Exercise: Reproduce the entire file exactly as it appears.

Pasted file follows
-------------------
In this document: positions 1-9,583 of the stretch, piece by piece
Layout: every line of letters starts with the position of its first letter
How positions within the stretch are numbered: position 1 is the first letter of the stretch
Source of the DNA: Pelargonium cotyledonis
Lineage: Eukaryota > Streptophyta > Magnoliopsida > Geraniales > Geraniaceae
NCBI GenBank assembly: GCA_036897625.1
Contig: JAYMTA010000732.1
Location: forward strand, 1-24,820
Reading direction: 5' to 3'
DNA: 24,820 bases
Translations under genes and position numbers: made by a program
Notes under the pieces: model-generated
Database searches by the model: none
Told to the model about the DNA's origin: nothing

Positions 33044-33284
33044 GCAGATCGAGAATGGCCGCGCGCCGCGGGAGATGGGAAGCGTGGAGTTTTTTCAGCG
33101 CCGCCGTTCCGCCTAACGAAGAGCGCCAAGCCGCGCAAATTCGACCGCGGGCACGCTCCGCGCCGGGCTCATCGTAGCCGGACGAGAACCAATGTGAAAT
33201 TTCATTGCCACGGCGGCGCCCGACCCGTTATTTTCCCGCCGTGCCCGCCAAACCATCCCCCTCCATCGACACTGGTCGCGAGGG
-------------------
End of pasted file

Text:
In this document: positions 1-9,583 of the stretch, piece by piece
Layout: every line of letters starts with the position of its first letter
How positions within the stretch are numbered: position 1 is the first letter of the stretch
Source of the DNA: Pelargonium cotyledonis
Lineage: Eukaryota > Streptophyta > Magnoliopsida > Geraniales > Geraniaceae
NCBI GenBank assembly: GCA_036897625.1
Contig: JAYMTA010000732.1
Location: forward strand, 1-24,820
Reading direction: 5' to 3'
DNA: 24,820 bases
Translations under genes and position numbers: made by a program
Notes under the pieces: model-generated
Database searches by the model: none
Told to the model about the DNA's origin: nothing

Positions 33044-33284
33044 GCAGATCGAGAATGGCCGCGCGCCGCGGGAGATGGGAAGCGTGGAGTTTTTTCAGCG
33101 CCGCCGTTCCGCCTAACGAAGAGCGCCAAGCCGCGCAAATTCGACCGCGGGCACGCTCCGCGCCGGGCTCATCGTAGCCGGACGAGAACCAATGTGAAAT
33201 TTCATTGCCACGGCGGCGCCCGACCCGTTATTTTCCCGCCGTGCCCGCCAAACCATCCCCCTCCATCGACACTGGTCGCGAGGG